“That work certainly starts with recruiting, especially from our city’s kids,” Essaibi George said. “We need to make sure that the kids of Boston see themselves reflected in the Boston Fire Department.”
The impacts of the opioid epidemic on the area of the city known as “Mass and Cass” garnered new attention in the mayoral race this week.
On Wednesday, City Councilor Andrea Campbell issued a direct challenge to Acting Mayor Kim Janey, calling on her fellow candidate to release an action plan for the area within 30 days.
“We have incredible service providers doing heroic work in the area alongside city departments, yet they are overwhelmed and siloed,” Campbell said in a statement. “We need a coordinated effort and response to increase our collective impact, and it is critical our city and state administrations take the lead in building that partnership. I’m calling on the Administration including Acting Mayor Janey to meet with advocates and leaders on the front lines of this issue, and publicly release an action plan by June 19th.”
The COVID-19 pandemic has exacerbated the impacts of the opioid crisis in the city over the last year. But the crisis is the area surrounding Mass. Ave. and Melnea Cass Boulevard, where shelters and services offer support to those dealing with addiction and homelessness, is not new.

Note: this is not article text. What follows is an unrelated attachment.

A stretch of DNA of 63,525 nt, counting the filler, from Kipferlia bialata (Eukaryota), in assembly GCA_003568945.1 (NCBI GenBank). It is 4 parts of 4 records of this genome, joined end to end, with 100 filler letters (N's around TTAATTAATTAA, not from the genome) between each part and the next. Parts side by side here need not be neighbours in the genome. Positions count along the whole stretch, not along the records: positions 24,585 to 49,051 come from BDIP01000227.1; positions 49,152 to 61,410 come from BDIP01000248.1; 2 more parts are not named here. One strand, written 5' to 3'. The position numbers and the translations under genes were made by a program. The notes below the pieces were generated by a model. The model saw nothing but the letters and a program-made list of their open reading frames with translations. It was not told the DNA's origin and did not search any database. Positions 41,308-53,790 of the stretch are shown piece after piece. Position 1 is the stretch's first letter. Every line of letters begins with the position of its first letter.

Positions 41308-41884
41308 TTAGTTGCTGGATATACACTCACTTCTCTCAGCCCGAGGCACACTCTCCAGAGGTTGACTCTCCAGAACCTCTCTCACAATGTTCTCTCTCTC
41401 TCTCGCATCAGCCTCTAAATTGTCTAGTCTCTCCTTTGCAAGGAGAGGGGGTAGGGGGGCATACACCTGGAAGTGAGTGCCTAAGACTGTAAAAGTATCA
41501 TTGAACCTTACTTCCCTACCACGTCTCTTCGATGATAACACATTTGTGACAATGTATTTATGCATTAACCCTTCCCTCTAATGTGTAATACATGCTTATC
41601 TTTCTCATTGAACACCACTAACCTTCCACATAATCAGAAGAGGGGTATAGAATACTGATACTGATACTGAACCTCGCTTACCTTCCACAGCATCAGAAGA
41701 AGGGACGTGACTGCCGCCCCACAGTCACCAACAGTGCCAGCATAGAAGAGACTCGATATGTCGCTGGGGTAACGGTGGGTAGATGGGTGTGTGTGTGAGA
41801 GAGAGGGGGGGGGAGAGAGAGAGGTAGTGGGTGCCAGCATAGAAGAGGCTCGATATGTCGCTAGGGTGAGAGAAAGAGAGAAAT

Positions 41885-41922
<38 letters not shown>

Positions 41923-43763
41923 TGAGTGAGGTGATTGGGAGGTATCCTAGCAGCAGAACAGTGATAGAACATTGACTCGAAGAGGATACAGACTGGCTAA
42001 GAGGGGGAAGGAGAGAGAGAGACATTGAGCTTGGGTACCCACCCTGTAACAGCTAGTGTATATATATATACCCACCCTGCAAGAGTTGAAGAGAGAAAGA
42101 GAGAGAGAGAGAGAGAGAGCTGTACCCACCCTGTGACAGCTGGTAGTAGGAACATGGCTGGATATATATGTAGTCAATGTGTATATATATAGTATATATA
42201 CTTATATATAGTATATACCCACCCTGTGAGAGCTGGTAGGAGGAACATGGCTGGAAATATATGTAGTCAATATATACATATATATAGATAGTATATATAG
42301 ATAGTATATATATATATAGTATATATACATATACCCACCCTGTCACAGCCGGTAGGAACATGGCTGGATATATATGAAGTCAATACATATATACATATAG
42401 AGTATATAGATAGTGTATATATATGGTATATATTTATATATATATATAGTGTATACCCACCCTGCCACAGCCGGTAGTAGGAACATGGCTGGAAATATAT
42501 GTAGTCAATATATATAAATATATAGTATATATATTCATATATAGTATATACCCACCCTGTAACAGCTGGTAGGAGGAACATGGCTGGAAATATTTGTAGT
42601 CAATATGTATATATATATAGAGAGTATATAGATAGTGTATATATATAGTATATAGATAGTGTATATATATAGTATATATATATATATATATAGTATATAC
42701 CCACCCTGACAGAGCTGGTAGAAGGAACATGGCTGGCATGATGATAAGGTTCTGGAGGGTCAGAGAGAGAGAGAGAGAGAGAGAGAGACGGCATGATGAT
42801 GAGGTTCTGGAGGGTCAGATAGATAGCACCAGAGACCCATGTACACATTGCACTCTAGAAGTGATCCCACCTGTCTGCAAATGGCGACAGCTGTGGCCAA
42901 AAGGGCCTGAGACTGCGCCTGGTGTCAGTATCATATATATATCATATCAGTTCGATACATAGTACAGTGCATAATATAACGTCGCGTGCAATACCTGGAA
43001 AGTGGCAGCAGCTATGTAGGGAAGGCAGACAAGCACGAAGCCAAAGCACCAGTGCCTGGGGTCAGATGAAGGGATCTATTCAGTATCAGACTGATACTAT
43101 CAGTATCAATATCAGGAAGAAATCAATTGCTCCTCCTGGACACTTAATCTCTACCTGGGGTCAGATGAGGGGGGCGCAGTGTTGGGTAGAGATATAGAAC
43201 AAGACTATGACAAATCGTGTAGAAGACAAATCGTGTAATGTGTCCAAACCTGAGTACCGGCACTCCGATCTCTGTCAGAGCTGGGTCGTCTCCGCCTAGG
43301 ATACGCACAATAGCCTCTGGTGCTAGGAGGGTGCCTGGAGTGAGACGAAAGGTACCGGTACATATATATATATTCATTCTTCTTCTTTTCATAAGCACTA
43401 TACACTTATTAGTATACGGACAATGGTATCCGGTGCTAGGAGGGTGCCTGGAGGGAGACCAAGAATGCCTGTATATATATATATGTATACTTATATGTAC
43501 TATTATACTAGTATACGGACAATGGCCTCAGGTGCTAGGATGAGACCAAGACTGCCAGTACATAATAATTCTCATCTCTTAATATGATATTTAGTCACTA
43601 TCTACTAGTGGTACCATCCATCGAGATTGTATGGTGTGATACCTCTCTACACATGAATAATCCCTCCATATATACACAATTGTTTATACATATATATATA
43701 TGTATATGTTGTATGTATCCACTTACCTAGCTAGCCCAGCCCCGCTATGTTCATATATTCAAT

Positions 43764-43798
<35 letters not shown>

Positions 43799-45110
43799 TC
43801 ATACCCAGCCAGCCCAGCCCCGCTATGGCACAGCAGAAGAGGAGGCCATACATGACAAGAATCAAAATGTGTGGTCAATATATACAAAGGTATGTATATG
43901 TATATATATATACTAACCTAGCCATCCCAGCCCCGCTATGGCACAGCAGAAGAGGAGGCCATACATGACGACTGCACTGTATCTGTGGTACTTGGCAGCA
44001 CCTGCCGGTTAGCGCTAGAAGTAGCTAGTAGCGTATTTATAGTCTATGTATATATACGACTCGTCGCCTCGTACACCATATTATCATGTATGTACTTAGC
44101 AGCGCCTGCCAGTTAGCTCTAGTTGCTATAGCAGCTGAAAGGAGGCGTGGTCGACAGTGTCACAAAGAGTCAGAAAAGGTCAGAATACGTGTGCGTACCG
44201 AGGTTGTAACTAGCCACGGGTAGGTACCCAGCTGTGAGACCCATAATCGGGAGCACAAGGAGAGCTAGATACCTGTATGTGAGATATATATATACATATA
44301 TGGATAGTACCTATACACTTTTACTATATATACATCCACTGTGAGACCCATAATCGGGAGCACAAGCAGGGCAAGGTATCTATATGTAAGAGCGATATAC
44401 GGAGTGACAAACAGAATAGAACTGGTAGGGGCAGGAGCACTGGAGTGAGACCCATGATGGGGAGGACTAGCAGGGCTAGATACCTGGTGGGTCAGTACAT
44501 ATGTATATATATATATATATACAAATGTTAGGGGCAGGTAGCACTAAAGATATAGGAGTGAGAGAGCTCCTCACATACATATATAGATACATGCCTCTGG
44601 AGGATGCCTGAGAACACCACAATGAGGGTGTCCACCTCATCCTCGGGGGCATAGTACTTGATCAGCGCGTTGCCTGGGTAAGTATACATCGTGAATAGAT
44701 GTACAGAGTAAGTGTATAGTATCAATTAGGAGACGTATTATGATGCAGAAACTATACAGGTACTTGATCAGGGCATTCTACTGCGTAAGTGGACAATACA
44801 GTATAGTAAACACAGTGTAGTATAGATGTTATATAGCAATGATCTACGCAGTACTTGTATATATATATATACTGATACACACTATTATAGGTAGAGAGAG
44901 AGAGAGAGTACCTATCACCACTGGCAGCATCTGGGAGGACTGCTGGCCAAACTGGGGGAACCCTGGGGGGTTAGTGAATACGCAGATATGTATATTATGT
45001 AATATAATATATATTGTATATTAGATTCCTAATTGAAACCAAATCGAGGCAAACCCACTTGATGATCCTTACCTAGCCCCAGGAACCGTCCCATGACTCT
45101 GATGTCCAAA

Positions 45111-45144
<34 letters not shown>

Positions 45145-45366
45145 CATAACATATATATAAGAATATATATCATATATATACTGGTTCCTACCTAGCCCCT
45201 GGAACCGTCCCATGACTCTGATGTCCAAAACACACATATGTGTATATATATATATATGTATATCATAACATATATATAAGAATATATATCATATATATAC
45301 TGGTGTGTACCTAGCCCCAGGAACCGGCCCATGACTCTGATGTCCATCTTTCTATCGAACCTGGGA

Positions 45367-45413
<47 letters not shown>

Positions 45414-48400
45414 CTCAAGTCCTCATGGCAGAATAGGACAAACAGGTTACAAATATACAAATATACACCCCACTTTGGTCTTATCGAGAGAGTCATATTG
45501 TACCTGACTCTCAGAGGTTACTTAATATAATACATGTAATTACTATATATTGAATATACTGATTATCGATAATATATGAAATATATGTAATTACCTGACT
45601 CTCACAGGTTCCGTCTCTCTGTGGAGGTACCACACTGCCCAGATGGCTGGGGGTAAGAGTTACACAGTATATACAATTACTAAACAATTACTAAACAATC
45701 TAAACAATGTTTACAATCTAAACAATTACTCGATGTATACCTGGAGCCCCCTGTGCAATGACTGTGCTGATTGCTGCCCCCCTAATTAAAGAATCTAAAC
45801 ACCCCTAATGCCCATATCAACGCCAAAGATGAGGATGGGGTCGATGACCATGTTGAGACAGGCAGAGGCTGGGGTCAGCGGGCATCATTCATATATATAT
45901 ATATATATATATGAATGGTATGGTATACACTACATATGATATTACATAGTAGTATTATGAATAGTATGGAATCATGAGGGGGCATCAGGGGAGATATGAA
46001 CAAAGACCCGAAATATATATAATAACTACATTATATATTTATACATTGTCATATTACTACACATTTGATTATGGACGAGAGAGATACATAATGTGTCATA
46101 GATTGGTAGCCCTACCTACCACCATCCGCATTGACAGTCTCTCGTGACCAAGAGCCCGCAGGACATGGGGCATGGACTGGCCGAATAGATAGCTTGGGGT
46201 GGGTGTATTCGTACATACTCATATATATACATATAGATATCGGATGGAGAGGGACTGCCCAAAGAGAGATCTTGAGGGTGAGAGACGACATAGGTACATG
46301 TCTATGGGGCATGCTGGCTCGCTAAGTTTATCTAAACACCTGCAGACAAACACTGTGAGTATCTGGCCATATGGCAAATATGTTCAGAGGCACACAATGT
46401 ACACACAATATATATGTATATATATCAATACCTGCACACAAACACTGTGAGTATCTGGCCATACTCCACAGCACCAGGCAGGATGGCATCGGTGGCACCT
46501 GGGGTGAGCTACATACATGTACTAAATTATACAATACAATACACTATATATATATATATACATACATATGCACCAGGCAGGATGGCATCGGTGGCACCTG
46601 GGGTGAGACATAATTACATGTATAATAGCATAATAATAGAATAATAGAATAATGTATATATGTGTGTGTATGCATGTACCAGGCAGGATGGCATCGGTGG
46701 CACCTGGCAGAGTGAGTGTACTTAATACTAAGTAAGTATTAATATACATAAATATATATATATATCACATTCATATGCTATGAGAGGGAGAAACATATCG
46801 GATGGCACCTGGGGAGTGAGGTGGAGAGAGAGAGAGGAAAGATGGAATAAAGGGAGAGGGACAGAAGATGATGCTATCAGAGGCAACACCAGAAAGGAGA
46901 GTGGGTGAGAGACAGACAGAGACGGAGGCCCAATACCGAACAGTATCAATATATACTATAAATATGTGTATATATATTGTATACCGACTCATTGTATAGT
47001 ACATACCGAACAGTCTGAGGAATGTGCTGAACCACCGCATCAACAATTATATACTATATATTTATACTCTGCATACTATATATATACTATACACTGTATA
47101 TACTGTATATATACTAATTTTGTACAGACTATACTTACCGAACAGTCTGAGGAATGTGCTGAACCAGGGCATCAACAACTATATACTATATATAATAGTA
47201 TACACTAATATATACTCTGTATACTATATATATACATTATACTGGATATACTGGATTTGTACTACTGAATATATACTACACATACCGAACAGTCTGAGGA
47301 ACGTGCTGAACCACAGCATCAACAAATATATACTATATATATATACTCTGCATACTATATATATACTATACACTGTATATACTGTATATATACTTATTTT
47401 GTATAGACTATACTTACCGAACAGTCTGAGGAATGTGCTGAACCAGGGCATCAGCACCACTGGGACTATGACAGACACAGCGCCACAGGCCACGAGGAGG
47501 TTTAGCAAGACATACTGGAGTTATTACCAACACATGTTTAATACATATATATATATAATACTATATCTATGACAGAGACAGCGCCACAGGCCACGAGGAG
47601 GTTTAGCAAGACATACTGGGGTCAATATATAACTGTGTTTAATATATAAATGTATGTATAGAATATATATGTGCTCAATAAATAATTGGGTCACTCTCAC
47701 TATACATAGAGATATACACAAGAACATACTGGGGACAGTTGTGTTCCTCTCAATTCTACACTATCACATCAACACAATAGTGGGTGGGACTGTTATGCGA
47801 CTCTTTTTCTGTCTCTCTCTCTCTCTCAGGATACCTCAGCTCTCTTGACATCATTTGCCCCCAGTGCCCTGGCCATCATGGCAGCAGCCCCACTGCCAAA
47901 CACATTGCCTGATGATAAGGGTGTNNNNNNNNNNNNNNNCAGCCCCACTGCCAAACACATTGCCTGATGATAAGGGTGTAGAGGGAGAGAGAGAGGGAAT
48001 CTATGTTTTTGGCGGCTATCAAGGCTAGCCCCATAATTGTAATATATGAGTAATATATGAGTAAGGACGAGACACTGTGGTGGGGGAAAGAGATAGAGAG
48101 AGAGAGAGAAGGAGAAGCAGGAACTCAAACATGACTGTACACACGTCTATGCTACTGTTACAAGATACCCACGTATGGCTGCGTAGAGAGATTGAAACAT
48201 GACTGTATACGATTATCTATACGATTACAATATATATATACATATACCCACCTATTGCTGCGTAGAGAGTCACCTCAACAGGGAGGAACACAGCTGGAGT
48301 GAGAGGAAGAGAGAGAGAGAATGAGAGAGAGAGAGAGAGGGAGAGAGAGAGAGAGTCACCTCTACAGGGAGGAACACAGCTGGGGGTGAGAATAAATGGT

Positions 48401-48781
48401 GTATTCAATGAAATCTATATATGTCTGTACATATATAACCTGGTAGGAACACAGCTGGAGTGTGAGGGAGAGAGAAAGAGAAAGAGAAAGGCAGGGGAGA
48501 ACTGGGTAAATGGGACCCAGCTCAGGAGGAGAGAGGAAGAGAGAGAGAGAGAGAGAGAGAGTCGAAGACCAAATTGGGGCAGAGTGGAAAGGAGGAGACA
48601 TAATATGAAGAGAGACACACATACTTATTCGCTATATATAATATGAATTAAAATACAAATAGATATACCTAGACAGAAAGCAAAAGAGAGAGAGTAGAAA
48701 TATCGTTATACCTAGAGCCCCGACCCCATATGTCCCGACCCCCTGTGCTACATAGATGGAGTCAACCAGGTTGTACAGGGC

Residents of the adjacent South End and Roxbury neighborhoods have been expressing concern and alarm about worsening conditions — including improperly discarded needles and individuals overdosing in alleys — in the area for years. But in recent years, community members have seen more people navigating substance use disorder, mental health issues, and homelessness arriving in the area to seek help from service providers clustered around the stretch of city blocks known disparagingly for years as “Methadone Mile.”
Campbell, who has released her own plan for Mass. and Cass, is calling on Janey to implement steps from her own roadmap to address the crisis by creating and appointing a “Mass. and Cass Chief,” establishing a dedicated first responder unit for the area, finalizing a plan to decentralize services, and taking steps toward reopening a recovery campus on Long Island in Boston Harbor.
A day after Campbell issued the challenge to Janey, mayoral candidate and state Rep. Jon Santiago announced his own plan for addressing the crisis. During a press conference Thursday, the Boston Medical Center emergency room doctor and South End resident called the situation around Mass. and Cass a “full-blown crisis.”
“We are in desperate need of leadership,” Santiago said. “We need a bold plan, and a tremendous amount of urgency. But most of all, we need action. And a commitment to get things done at Mass and Cass and for the many people suffering from addiction all across Boston. Because this summer will no doubt prove to be the most difficult for Mass and Cass. And while last year was very challenging, this year, given the improving weather, the release from social isolation, the rising rates of mental health illness and drug use, I fear for the worst.”